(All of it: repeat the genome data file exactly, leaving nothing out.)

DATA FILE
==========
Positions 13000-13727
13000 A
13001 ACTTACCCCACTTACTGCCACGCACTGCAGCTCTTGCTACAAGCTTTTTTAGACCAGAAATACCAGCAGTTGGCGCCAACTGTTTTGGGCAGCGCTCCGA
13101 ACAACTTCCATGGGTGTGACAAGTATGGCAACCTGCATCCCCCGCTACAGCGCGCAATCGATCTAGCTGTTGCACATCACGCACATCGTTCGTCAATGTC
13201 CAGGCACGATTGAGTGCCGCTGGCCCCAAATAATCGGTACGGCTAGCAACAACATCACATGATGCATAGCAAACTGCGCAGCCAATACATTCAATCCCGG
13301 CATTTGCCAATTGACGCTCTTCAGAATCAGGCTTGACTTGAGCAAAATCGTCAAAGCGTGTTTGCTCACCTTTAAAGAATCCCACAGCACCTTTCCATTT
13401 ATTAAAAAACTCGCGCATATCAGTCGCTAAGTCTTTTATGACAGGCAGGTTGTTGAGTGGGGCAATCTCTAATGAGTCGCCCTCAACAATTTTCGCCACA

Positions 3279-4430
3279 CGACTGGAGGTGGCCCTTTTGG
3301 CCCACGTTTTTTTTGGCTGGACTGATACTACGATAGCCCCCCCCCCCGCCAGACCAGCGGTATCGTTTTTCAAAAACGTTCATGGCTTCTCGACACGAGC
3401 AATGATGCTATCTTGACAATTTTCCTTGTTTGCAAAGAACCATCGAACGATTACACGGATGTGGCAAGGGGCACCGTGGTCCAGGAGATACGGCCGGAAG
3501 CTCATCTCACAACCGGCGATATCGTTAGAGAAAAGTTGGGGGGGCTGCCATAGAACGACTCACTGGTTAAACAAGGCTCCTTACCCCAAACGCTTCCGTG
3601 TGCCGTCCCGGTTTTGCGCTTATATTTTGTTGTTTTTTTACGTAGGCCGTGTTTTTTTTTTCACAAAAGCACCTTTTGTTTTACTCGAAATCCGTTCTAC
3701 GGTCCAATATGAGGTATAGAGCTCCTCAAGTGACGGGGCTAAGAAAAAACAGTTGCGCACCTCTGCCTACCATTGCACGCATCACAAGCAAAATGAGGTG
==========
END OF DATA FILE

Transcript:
Positions 13000-13727
13000 A
13001 ACTTACCCCACTTACTGCCACGCACTGCAGCTCTTGCTACAAGCTTTTTTAGACCAGAAATACCAGCAGTTGGCGCCAACTGTTTTGGGCAGCGCTCCGA
13101 ACAACTTCCATGGGTGTGACAAGTATGGCAACCTGCATCCCCCGCTACAGCGCGCAATCGATCTAGCTGTTGCACATCACGCACATCGTTCGTCAATGTC
13201 CAGGCACGATTGAGTGCCGCTGGCCCCAAATAATCGGTACGGCTAGCAACAACATCACATGATGCATAGCAAACTGCGCAGCCAATACATTCAATCCCGG
13301 CATTTGCCAATTGACGCTCTTCAGAATCAGGCTTGACTTGAGCAAAATCGTCAAAGCGTGTTTGCTCACCTTTAAAGAATCCCACAGCACCTTTCCATTT
13401 ATTAAAAAACTCGCGCATATCAGTCGCTAAGTCTTTTATGACAGGCAGGTTGTTGAGTGGGGCAATCTCTAATGAGTCGCCCTCAACAATTTTCGCCACA

Positions 3279-4430
3279 CGACTGGAGGTGGCCCTTTTGG
3301 CCCACGTTTTTTTTGGCTGGACTGATACTACGATAGCCCCCCCCCCCGCCAGACCAGCGGTATCGTTTTTCAAAAACGTTCATGGCTTCTCGACACGAGC
3401 AATGATGCTATCTTGACAATTTTCCTTGTTTGCAAAGAACCATCGAACGATTACACGGATGTGGCAAGGGGCACCGTGGTCCAGGAGATACGGCCGGAAG
3501 CTCATCTCACAACCGGCGATATCGTTAGAGAAAAGTTGGGGGGGCTGCCATAGAACGACTCACTGGTTAAACAAGGCTCCTTACCCCAAACGCTTCCGTG
3601 TGCCGTCCCGGTTTTGCGCTTATATTTTGTTGTTTTTTTACGTAGGCCGTGTTTTTTTTTTCACAAAAGCACCTTTTGTTTTACTCGAAATCCGTTCTAC
3701 GGTCCAATATGAGGTATAGAGCTCCTCAAGTGACGGGGCTAAGAAAAAACAGTTGCGCACCTCTGCCTACCATTGCACGCATCACAAGCAAAATGAGGTG